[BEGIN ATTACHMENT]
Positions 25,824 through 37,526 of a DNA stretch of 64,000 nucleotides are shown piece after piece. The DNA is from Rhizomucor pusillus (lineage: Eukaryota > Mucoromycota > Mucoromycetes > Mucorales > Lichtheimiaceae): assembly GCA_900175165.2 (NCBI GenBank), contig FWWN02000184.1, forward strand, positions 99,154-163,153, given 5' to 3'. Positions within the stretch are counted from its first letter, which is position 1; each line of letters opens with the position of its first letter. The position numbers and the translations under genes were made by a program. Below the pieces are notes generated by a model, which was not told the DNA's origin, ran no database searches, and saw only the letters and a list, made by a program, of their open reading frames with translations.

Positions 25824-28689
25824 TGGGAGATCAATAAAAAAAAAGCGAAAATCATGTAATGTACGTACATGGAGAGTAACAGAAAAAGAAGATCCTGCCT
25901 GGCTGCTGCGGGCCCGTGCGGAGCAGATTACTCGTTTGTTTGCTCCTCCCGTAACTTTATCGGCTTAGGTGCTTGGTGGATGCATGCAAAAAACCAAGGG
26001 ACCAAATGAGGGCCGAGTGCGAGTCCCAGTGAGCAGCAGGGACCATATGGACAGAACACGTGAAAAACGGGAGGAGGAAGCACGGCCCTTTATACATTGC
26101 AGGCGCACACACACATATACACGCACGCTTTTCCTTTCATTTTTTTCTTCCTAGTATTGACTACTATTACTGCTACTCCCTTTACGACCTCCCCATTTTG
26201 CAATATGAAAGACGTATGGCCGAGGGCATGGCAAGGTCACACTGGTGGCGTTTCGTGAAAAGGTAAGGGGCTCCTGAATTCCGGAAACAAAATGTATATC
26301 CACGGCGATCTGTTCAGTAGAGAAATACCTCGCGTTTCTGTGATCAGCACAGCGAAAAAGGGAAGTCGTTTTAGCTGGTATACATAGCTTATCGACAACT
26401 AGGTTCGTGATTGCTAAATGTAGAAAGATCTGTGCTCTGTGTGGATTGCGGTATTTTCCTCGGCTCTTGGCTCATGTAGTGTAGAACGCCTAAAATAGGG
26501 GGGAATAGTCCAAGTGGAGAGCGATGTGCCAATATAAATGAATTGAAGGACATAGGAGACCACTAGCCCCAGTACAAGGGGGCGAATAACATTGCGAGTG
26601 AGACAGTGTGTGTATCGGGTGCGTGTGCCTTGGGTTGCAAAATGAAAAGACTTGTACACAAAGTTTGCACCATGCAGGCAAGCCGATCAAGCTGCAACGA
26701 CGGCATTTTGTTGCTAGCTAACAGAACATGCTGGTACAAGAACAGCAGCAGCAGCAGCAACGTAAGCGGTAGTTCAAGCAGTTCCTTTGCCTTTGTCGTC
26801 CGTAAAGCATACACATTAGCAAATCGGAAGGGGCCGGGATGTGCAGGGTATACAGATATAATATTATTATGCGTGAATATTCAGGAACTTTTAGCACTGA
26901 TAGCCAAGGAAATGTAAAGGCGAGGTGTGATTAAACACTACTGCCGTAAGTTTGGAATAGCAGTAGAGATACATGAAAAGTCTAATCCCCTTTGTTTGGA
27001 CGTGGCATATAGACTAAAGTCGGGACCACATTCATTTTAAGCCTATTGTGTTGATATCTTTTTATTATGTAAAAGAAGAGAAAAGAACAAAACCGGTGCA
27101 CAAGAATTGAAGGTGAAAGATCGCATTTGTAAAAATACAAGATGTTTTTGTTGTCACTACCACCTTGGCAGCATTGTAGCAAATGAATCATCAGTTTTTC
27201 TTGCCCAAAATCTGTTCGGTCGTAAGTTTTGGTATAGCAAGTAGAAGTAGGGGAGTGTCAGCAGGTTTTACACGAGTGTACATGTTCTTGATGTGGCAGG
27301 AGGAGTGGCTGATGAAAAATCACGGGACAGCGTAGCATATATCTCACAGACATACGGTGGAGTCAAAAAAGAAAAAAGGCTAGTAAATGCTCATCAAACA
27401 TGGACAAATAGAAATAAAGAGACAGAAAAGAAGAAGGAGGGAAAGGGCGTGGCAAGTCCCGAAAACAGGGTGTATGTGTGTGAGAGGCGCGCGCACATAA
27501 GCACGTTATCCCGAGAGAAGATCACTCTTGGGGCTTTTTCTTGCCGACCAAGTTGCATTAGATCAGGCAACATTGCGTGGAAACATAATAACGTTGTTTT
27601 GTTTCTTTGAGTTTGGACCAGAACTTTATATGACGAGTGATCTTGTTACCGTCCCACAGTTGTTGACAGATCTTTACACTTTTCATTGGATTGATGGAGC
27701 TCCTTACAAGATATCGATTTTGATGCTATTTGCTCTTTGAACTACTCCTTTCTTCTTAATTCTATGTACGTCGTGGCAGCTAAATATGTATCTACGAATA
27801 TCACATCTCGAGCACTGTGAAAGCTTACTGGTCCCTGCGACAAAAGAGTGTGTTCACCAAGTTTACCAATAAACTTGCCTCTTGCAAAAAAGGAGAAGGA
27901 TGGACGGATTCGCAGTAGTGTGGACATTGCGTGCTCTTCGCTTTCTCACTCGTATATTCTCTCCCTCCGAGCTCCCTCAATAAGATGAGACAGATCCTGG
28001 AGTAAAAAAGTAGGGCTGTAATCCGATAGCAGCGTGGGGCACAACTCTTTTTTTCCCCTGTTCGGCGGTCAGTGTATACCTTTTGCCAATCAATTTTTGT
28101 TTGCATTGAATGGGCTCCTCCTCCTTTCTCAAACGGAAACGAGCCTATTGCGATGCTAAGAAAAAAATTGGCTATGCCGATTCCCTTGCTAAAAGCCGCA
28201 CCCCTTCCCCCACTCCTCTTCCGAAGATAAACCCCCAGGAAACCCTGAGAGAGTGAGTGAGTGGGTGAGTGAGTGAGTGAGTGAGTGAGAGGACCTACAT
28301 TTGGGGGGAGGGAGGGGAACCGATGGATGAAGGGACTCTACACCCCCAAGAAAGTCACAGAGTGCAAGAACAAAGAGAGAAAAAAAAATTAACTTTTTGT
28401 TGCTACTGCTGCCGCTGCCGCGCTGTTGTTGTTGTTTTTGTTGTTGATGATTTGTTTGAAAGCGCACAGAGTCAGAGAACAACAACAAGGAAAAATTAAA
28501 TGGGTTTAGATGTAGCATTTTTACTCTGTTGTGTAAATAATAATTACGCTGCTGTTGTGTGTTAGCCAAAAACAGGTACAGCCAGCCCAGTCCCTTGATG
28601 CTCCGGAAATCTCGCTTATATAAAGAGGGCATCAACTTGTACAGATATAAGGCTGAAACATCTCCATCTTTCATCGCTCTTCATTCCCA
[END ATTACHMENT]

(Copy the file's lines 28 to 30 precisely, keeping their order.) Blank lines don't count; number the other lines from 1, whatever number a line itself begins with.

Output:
28301 TTGGGGGGAGGGAGGGGAACCGATGGATGAAGGGACTCTACACCCCCAAGAAAGTCACAGAGTGCAAGAACAAAGAGAGAAAAAAAAATTAACTTTTTGT
28401 TGCTACTGCTGCCGCTGCCGCGCTGTTGTTGTTGTTTTTGTTGTTGATGATTTGTTTGAAAGCGCACAGAGTCAGAGAACAACAACAAGGAAAAATTAAA
28501 TGGGTTTAGATGTAGCATTTTTACTCTGTTGTGTAAATAATAATTACGCTGCTGTTGTGTGTTAGCCAAAAACAGGTACAGCCAGCCCAGTCCCTTGATG